It’s a classic tragedy of the commons situation. Now that internet usage in the developed world has plateaued, web advertisers are locked into a zero-sum game with each other for finite amount of web users’ attention. Making your own advertising more and more intrusive gains a temporary advantage, but it only leads to a race to the bottom in which everyone else is the loser.
It’s also the reason why a thousand-word article sometimes results in a browser-crashing multi-megabyte web page, bloated with third-party cruft whose only purpose is to serve ads that the reader doesn’t actually want.
The whole ecosystem is clearly unsustainable, and the way more and more people are being forced to install ad-blockers just to make the web usable highlights this. There has to be a better way.
So, once web advertising has finally eaten itself, what alternative economic models might replace it?
The official report into the near-miss at Wootton Bassett (pdf) makes interesting reading, and demonstrates what I’ve often said about rail and air accident reports making useful reading for software testers.
In this case there were no injuries or indeed any damage to the train, although it could have been a very major accident; a collision at high speed with one train formed of 1950s-design rolling stock that doesn’t have the crashworthiness of modern trains.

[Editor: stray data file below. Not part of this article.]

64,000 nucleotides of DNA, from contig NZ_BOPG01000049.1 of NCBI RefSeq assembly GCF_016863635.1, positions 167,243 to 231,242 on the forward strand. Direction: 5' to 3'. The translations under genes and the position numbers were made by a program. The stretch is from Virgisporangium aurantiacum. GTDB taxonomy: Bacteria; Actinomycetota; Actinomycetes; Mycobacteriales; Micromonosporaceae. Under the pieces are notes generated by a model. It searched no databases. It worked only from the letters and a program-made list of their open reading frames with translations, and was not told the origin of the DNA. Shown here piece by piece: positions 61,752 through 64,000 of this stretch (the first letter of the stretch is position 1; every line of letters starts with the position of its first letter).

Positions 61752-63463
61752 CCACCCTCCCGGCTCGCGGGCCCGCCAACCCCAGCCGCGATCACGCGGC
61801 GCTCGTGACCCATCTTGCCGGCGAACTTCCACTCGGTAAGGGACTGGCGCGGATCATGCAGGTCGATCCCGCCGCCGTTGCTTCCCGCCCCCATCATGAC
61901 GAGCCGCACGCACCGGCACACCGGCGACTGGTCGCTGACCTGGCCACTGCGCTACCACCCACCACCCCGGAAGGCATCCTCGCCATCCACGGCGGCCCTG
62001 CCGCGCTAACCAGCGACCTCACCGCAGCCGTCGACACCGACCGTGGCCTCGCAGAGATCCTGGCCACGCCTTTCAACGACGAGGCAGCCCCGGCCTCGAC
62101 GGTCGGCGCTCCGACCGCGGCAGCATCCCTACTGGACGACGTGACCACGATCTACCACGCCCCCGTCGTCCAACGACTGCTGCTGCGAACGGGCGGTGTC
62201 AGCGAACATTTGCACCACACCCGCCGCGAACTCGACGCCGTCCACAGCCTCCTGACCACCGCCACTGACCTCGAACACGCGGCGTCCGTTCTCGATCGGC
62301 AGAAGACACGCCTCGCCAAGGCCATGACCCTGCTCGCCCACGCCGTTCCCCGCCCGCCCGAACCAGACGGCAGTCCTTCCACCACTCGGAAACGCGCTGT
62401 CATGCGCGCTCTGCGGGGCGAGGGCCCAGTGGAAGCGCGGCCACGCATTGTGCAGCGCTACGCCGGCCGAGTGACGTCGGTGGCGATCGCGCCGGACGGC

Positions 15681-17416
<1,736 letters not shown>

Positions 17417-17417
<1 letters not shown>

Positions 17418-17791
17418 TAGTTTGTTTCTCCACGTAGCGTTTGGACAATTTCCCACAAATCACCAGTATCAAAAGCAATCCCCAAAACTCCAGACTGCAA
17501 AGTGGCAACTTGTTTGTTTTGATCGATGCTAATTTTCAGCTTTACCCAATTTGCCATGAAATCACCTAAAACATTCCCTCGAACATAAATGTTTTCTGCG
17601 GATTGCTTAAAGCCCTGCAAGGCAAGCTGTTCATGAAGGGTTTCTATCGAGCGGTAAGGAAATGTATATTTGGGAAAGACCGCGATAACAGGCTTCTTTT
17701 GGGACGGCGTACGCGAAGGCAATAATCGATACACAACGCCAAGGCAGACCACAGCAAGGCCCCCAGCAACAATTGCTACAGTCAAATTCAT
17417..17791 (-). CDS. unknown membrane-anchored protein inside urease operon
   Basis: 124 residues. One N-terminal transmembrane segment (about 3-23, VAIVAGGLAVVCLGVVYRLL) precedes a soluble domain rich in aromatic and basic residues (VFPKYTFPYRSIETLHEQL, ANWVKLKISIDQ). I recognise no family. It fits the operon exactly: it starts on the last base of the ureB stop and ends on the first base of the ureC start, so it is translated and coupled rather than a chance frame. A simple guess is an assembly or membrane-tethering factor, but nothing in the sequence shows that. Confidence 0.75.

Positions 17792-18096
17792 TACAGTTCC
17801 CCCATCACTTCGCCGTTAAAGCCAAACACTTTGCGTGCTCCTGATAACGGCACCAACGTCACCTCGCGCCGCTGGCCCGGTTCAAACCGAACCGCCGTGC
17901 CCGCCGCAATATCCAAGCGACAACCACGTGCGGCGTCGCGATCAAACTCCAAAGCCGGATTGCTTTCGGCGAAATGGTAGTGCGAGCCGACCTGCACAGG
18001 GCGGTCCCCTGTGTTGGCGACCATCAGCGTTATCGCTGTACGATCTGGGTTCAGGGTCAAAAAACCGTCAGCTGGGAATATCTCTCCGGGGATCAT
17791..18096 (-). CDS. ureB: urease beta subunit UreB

The immediate cause of the incident was blatant disregard of rules and procedures which rightly raised questions about the levels of training and safety culture, so it wasn’t really a surprise that the operator’s licence was suspended.
Aside from the chain of events that led to the train overrunning a red signal, what makes it a worthwhile read is the details of how modern automated safety systems interface with literal steam-age techology in the shape of a 70-year old steam locomotive. It also highlights some user interface issues with the controls within the locomotive cab.
Great blog post by James Christie on the implications of the Volkswagen emissions scandal for the software testing profession.
What interests me about this is that the defeat device is integral to the control system (ECM); the switch has to operate as part of the normal running of the car. The software is constantly checking the car’s behaviour to establish whether it is taking part in a federal emissions test or just running about normally. The testing of this switch would therefore have been part of the testing of the ECM. There’s no question of some separate piece of kit or software over-riding the ECM.
This means the software testers were presumably complicit in the conspiracy. If they were not complicit then that would mean that they were unaware of the existence of the different dyno and road calibrations of the ECM. They would have been so isolated from the development and the functionality of the ECM that they couldn’t have been performing any responsible, professional testing at all.